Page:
Gaslight Review

Grand Opera House, York – 30 January to 4 February.  Reviewed by Marcus Richardson

Gaslight is Amazing, I can only start that way as I fell head over heels for it.

The play set in the 1930s starts out everything seeming normal between a married couple, and then we learn new things and witness new acts, drawing us into the pool of immersion and hidden truths. Everything about it oozed the different aspects of theatre I love; an impacting story, a twist and of course good acting.

I would first like to say a massive “thank you” to the cast for pulling off an amazing show and for making the first act seem like twenty minutes and me wanting more.

Kara Tointon who played the leading role of Bella Manningham, was just sheer perfection everything about the ways she portrayed the character, to the way that she interacted with each of the other characters and how subtle changes she made and different attitudes that were so believable, brought this character to life.

The other actor who stood out for me was Keith Allen who played Rough, that’s the character’s name, though he played it far from rough. The character was witty and very funny in situations but also making sure he didn’t ruin certain more serious moments. When he first appeared on stage as the character I was a bit unsure about it as it just seemed rather silly, but then I got a feel for the character and then I ended up loving him. His relationship on stage with Tointon was so personal and so true even if the characters had just met it just seemed right.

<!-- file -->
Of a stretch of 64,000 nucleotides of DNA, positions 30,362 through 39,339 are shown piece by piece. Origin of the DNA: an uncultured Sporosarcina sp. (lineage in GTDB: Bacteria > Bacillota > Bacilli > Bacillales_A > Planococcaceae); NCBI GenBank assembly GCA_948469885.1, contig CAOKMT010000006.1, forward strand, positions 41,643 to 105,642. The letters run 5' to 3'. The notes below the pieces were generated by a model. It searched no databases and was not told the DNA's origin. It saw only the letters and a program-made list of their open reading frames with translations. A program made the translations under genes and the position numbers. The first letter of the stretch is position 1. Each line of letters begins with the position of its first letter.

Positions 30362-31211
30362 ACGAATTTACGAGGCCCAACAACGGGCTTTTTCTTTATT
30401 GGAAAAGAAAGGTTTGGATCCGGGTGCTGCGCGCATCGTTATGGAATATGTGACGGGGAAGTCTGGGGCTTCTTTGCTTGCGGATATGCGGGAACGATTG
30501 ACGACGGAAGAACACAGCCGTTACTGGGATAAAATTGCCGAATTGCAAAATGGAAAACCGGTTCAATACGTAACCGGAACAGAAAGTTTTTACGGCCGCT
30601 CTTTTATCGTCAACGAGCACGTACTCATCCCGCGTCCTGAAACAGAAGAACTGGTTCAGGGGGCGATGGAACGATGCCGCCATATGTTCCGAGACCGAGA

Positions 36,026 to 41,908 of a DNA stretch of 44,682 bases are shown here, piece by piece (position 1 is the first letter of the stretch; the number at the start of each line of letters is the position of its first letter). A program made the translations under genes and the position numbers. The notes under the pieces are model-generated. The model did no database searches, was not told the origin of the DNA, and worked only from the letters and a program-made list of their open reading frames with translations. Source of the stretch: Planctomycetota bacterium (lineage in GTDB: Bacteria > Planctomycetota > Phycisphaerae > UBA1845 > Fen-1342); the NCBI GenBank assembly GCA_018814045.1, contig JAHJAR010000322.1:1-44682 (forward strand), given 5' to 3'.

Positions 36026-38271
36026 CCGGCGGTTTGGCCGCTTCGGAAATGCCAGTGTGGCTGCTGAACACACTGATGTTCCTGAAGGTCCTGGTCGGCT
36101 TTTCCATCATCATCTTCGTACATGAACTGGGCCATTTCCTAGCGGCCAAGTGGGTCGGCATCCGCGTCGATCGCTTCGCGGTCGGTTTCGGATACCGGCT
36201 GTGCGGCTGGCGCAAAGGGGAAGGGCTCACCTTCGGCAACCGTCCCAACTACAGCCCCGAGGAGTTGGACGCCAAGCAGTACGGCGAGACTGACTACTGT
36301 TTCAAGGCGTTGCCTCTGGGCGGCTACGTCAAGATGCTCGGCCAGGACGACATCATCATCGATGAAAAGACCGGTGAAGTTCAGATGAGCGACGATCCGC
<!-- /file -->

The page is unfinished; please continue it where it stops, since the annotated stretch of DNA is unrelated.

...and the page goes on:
All the other characters and the two maid who did the most amazing job bringing that homely charm with a repeating ‘yes, sir’ after anyone spoke made for a light comedy effect. The staging was very nice with a very naturalistic and homely feel (with a few secrets), it dragged you into the story even more as if you were watching an episode of Downton Abbey but in less room. It gave a lot for the characters working with the stage interacting with little things such as candles of the fair place or to looking at books on the bookshelf, it gave the show life that in a way seems to be so close to ours, yet we are reminded that we are watching a show.

At points they can be facing away from the audience which I quite liked because, yes they do have to play to the audience it drew us in and it let us get emotionally involved a kept us suspended.

Overall this has been one of the best shows I’ve seen in a while and I would highly and I mean highly recommend that people should go and see it. I find it very hard to be so immersed into a play that it makes the first act seem like it finishes in a blink of an eye, so for that to happen to me I was impressed. It touches on issues that still has relevance today and gives the audience a form on connection that way. It will be on at the York Grand Opera House until the 4th of February so go and see it!